Soob

Politics, Foreign Policy, Current Events and Occasional Outbursts Lacking Couth

Thanks to D for sending this excellent example of virtual warfare regarding the trusted online encyclopedia that is Wikipedia. I hadn't realized just how vicious ideological combat was at Wiki.

D suggests a 5GW flavor to this ongoing combat (maybe, though I do see a very 4GW approach to some aspects.) A snippet:

"There are complex and self-contradictory rules. According to Wikipedia policy, articles must reflect a "neutral point of view" -- but some points of view are more neutral than others. A Point of View (or "POV") must be backed by sources that are "verifiable," but also "notable," and the question of "notability" becomes an arena of battle. There is a proscription against "original research," i.e., opinions that are not demonstrably backed by a "notable" authority. There are also rules about behavior on the "talk pages," where editors debate how the articles ought to be edited. "Personal attacks" in the conduct of such debates are forbidden. What exactly constitutes a "personal attack" is also subject to debate, and the Wikipedia authorities use a great deal of interpretative license in determining when the rules have been violated, and how to punish the transgressors. Finally, there is a policy called "Ignore all rules," which increases the latitude of the authorities even further.

Wikipedia addicts compete to make their opinions dominate articles on subjects of interest to them, and for hard-core users, it becomes a Nietschzean struggle of the wills, with the losers often being banned from the community forever. Wikipedia editing and policy making is done by "consensus," which in practical terms means that the successful editor is the one who develops a knack for cajoling or threatening others into alliances of convenience. Aspiring contestants quickly learn the pecking order, and eagerly kiss the posteriors of those above them, while abusing those below them. There are, of course, many earnest individuals who merely desire to edit an encyclopedia as a hobby, but the minute they come into conflict with the more aggressive types, they are road kill."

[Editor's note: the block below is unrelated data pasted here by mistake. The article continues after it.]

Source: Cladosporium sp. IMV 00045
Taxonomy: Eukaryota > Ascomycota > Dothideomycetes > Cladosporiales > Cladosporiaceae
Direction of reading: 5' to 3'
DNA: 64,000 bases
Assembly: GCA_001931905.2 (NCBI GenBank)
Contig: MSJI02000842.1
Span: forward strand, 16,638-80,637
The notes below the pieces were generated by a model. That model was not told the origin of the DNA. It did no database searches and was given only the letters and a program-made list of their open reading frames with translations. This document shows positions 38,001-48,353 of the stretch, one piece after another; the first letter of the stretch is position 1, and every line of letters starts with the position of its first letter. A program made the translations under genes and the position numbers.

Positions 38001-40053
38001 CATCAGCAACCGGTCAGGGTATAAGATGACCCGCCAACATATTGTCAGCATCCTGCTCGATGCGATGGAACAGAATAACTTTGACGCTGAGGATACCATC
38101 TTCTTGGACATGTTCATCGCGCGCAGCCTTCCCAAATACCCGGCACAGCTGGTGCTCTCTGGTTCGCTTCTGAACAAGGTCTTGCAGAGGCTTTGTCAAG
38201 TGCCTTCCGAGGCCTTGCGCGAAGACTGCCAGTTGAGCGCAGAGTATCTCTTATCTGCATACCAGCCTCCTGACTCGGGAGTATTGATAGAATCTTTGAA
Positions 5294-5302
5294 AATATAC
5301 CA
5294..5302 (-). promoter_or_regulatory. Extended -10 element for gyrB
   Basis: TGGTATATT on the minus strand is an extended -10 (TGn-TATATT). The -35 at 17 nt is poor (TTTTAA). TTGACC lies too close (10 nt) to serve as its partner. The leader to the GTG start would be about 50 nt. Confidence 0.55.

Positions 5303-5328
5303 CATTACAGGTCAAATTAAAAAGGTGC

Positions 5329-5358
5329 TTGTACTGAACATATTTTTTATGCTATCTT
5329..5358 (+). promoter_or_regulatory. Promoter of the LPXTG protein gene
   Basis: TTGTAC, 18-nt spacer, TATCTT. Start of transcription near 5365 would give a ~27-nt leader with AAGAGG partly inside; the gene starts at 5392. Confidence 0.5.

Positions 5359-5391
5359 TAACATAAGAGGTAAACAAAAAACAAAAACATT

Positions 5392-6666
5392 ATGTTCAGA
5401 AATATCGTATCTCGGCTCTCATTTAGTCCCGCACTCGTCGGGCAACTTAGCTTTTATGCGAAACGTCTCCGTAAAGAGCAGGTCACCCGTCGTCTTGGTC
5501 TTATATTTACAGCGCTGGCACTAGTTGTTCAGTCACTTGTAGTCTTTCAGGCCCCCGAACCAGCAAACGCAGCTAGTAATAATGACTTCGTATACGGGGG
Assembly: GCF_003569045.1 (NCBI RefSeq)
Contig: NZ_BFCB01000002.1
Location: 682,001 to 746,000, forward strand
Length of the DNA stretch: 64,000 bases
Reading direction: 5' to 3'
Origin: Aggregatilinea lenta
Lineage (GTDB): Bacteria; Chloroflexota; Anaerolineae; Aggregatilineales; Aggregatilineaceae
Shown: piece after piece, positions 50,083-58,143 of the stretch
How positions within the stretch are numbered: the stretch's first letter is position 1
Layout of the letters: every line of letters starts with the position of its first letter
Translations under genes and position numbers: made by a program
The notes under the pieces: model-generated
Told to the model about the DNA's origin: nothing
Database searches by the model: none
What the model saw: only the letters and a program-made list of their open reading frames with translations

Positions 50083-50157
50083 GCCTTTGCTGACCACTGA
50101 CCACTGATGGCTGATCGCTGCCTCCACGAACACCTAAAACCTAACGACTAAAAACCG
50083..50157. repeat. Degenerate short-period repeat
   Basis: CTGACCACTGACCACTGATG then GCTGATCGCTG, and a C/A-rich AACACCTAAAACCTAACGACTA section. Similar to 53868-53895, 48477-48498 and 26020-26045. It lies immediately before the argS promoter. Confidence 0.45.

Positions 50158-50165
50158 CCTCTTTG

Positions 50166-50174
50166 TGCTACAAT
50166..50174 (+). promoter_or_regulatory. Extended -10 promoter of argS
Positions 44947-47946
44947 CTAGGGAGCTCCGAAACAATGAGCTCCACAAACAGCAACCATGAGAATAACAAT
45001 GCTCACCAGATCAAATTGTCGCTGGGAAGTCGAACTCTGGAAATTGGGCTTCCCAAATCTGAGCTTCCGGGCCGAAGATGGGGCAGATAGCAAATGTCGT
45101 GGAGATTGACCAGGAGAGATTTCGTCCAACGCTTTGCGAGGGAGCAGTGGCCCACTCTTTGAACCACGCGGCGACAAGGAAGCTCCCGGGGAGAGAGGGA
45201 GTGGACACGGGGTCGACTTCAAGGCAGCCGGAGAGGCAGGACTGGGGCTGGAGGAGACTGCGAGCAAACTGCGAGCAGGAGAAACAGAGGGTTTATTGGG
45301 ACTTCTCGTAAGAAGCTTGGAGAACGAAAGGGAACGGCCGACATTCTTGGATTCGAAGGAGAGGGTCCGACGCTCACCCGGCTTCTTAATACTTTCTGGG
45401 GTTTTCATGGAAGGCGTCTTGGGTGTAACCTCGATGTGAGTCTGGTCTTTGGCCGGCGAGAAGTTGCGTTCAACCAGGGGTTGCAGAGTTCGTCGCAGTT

It's an interesting read and assuming it is an accurate portrayal (I suspect it is) lends one a good deal of consternation regarding Wikipedia and it's accuracy. Further, it points out the dangers regarding the open source approach I've recently advocated at The Strategist (see comments) in regards to intelligence.

Funny thing about human beings. Left to our own devices (even virtually) we always seek a hierarchy and generally exploit freedoms for the purpose of self promotion. Sort of pokes a hole in my (and others) open source bit, doesn't it?

3 comments:

Ymarsakar said...

Humans need hierarchy, but open source can connect one hierarchy to another. Conflict, then results, and what you end up with should be indicative of what you sent into it.

subadei said...

Good point, ymarsakar and a direction of thought that should be well explored before employing the decentralized approach that John Robb (have you read him?) mentions in his book.
Find the point where open source edges into chaos (like the above mentioned) and build from there.

Ymarsakar said...

To elaborate on what I mean, I see open source as the connection of individuals and hierarchies. When combined, they then fight it out and create one single hierarchy. However, that is then no longer open source, but a single stale hierarchy based upon the same rules and what not.

Thus any system needs new blood. Open source, therefore to me, means constantly adding new additions to reinvigorate the system.

In physics and in closed systems of energy, the energy naturally decays and becomes less useful due to the fact that the differentiation between hot and cold in a closed system will eventually cancel each other out. Humans must obey physics as well.

No, I have not read John Robb, Subadei.